OAuth guidelines for Health Records
OAuth guidelines overview
Most of the patient experience using Health Records is designed and implemented by Apple. The exception is the account authentication and authorization flow. That web-based OAuth 2.0 flow is the responsibility of your organization or your EHR vendor, and it’s a crucial part of the patient experience. By implementing the following guidelines, your organization can better accomplish the following goals:
Provide a strong first impression of your organization.
Prominently display your brand name and logo.
Engage patients who haven’t registered for a portal account.
Help resolve common authentication issues.
Describe to patients the purpose of the data access.
Drive patient portal adoption.
Reduce customer support requests.
General OAuth flow
Deliver a responsive, mobile-first design for the entire OAuth 2.0 flow by employing the following:
A simple, uncluttered layout
Targets large enough for fingers to easily tap
Font sizes appropriate for 4-inch screens
Your organization’s branding and colors
Avoid green-and-brown and blue-and-gray color combinations, because they aren’t accessible to color-blind users.
A single, primary action per step, with a secondary call as needed
To ease your patients’ path to the next step, avoid multiple button taps and avoid menus whose content is hidden by default.
Finally, use no large images or logos that result in unnecessary scrolling. Tall content may hide the sign-in button.
To help users who haven’t signed up for a patient portal account, include a button to create one.
Include basic troubleshooting mechanisms—for example, “forgot user name/password” links, a help page link, and your organization’s contact information.
Avoid displaying information about other features that make the OAuth flow confusing. For example, don’t include pop-up menus or popovers describing additional functionality.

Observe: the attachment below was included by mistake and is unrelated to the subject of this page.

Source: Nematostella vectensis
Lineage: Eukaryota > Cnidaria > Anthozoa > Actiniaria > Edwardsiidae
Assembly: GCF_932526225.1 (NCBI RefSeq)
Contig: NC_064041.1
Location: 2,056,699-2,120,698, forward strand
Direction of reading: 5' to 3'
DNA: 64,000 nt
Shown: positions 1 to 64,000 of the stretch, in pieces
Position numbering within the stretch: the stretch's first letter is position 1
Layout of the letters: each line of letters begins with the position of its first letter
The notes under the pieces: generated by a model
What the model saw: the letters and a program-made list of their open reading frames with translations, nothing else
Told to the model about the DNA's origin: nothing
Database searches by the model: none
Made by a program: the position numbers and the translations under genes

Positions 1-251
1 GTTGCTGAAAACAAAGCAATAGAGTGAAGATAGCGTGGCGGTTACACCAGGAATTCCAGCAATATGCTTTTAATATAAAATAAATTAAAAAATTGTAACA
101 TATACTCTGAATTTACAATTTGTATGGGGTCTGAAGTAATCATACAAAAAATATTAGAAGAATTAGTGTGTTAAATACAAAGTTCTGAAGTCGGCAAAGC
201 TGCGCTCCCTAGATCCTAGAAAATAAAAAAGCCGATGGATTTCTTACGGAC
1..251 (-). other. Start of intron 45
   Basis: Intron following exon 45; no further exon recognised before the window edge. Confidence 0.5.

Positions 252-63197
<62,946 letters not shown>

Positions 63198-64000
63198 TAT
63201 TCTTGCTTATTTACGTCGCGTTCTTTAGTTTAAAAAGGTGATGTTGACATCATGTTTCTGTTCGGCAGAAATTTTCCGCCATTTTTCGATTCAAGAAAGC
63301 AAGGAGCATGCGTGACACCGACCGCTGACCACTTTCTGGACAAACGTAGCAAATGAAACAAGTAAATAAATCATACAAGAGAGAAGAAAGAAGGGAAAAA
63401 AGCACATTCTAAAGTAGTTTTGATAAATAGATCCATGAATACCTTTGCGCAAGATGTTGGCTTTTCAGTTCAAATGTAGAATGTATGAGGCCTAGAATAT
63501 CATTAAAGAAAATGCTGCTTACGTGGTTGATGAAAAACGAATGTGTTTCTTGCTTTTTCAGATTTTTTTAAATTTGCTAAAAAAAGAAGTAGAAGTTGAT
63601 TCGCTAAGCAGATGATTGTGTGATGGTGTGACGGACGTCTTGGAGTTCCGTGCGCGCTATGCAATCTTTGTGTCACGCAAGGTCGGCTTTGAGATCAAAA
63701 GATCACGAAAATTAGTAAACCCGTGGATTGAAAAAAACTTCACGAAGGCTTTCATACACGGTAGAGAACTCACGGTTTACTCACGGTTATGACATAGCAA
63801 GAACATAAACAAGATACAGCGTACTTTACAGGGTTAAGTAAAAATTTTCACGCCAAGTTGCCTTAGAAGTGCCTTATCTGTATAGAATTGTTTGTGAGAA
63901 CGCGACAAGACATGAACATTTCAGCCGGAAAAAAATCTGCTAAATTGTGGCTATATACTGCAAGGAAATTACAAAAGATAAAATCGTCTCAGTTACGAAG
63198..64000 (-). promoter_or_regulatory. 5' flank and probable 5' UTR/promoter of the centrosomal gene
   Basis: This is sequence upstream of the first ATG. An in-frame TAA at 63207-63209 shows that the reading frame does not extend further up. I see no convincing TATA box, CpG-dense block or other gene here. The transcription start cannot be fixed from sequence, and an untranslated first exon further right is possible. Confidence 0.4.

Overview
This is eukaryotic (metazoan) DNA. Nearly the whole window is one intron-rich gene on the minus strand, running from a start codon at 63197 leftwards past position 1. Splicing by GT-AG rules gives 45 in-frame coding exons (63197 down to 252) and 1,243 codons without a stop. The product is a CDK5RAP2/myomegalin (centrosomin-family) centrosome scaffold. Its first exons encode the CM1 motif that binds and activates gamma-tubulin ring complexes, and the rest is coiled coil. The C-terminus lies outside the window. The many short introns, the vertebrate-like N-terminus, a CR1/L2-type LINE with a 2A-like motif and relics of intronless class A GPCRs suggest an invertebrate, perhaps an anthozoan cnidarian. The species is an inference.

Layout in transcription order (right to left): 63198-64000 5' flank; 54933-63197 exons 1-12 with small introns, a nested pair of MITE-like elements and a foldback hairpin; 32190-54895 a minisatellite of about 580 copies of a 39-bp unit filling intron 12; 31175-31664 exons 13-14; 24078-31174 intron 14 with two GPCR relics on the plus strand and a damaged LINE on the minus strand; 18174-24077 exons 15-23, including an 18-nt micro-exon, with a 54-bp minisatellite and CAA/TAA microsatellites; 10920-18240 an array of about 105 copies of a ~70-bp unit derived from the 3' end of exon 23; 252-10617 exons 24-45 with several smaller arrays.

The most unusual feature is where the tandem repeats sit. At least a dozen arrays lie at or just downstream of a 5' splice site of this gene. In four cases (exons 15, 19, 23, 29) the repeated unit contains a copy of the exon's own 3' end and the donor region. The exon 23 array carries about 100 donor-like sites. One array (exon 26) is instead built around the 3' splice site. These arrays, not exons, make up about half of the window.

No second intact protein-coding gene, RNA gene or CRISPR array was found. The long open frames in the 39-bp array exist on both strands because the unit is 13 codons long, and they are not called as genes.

Here’s a good example of a sign-in page.
Minimize detailed legal text, which users usually don’t read but which often causes confusion if they do.
Here is some suggested text (which should be reviewed by your legal and marketing departments):
“This app was not created by your healthcare organization. Approving this request allows this app access to your personal health information with different privacy policies than those of your healthcare provider. Please review their privacy statements.”
Avoid displaying large images (for example, trademarked logos like the FHIR logo) that cause the authorization page to be confusing.
Here’s a good example of an authorization page.
Page loading and navigation
Ensure that the page loads quickly (in less than 1 second) by avoiding large files, such as a detailed background image.
Test the page with the latest version of iOS or iPadOS (using Safari) or with the latest version of macOS (using Responsive Design Mode in Safari on Mac).
Don’t use redirects to native mobile apps like a patient portal app. (Introducing custom URL scheme redirects can break the OAuth flow.)
To add credibility and make a positive impression, use an Extended Validation (EV) Certificate that includes the EHR or the health organization’s brand name.